Pride & Prejudice, retold
A couple of weeks ago, I watched Bride and Prejudice, a Bollywood version of (as you might have guessed) Pride and Prejudice. It was very cute to see the way they transformed all of the P&P situations and characters into Indian / Bollywood equivalents.
The movie reminded a theory of story retellings developed by a friend of mine. (The theory was an offshoot of a theory of plot types that became her master's thesis.) Because I'm sure you're all so very curious to hear about it, I've pieced together what I can remember of Eotena's Theory of Peircean Story Retellings, using Pride and Prejudice as an example (where possible).
Reflex - Pride and Prejudice (1995 BBC / A&E version) This is the most straightforward retelling, because it doesn't attempt to alter the story at all. Other Pride and Prejudice movie versions of the Reflex include the 1980 BBC version and the 2005 Kiera Knightly version.
Plot - Bride & Prejudice The most distinctive feature of this type of retelling is that it looks very different from the original version, but otherwise tells pretty much the same story. So, if you saw a still frame of Bride and Prejudice, you probably couldn't guess what story it is. However, if you're at all familiar with Pride and Prejudice, you'll soon notice that Lalita Bakshi, Mr. Kholi, and Will Darcy bear a striking resemblance to Lizzie Bennett, Mr. Collins, and Fitzwilliam Darcy.
Another Plot version of Pride and Prejudice is Pride and Prejudice: A Latter-day Comedy (a modern Mormon version of the story). Again, if you saw a screenshot of the movie, you wouldn't know what story it was telling, but as soon as the characters start acting out their parts, you recognize the story.
Pattern - Bridget Jones' Diary This type of retelling keeps the underlying structure of the story, but in an even more abstract, almost archetypal way than the Plot version. In Bridget Jones' Diary, almost all of the supporting cast is gone, including the rest of the Bennett sisters and the Bingleys. The original Pride and Prejudice elements have been reduced to the interactions between Lizzy/Bridget, Wickham/Daniel, and Darcy/Darcy, which is, after all, the core of the story.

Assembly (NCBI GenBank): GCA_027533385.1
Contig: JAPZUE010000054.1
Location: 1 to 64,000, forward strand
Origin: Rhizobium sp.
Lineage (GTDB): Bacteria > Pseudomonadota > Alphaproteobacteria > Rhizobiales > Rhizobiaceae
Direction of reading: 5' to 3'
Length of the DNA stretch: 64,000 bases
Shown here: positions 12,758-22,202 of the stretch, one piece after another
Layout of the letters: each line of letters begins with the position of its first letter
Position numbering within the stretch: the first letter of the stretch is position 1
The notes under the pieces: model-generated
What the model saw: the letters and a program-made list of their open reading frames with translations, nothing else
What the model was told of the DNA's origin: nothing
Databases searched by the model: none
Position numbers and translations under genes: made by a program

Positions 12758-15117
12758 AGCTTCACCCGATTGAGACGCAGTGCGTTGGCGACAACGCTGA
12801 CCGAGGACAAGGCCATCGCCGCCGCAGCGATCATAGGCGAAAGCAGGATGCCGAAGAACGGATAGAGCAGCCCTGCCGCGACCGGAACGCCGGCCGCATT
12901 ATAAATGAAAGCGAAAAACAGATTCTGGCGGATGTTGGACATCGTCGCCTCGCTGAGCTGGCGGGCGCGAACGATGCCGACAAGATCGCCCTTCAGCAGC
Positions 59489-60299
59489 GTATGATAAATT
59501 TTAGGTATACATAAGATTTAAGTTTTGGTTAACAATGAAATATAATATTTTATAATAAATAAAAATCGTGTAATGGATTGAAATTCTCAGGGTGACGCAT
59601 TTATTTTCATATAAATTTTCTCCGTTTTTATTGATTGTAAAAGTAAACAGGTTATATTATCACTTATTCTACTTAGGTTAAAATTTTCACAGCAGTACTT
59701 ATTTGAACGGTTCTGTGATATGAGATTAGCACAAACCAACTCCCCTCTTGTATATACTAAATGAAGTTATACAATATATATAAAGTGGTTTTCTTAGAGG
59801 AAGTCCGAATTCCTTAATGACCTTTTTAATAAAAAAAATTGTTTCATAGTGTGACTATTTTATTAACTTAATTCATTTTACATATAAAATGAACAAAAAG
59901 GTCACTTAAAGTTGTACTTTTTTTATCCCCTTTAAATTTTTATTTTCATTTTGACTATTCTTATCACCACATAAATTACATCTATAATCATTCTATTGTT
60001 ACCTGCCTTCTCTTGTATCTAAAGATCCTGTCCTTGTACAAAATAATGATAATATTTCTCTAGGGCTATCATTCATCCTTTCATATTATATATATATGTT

Reimagining - Mr. Darcy's Diary This is the original story "turned inside out." Generally, the plot and setting remain very much the same, but the main characters and supporting characters have been swapped, or the good and bad characters reversed, or the story is otherwise told from someone else's perspective.
Other, non-P&P examples include Rosencrantz and Guildenstern are Dead (a reimagining of Hamlet) and Wicked (a reimagining of The Wizard of Oz).
The last two retellings are a bit different because they only retell or suggest part of the story. Also, I wasn't able to think of any Pride & Prejudice-based versions of these, so I'm going to switch to Cinderella, instead.
Trope - Ex.: dressing up as Cinderella for Halloween. This is the opposite of the Plot type. Where Plot is all about a different look with the same story underneath, Trope is all about a recognizable static appearance. (After all, the actions of Halloween are the same for everyone — go from door to door asking for candy — so the character has to be recognizable from the appearance and props, alone.)
This illustration of Cinderella by Michelle Gorski also relies on tropes (in this case, a ballgown, glass shoes, and a shoe left behind) to convey the identity of the subject.
Image - Only You This is a retelling that references an entire scene from the original story, but is, ultimately, telling a different story. In Only You, Faith loses her shoe as she runs through the streets of Venice. Peter finds it, and chases after her to return it. (He even shouts "Cenerentola!" after her.) You can think of Image as halfway between Trope and Reflex: More than a static image (as in Trope), but less than the full story (as in Reflex). (Personally, I find the term Image a bit confusing, since I think of it as as referring to a static picture, but I'm sticking with the terminology as I originally learned it.)
So, there you have it. One more way of organizing the world.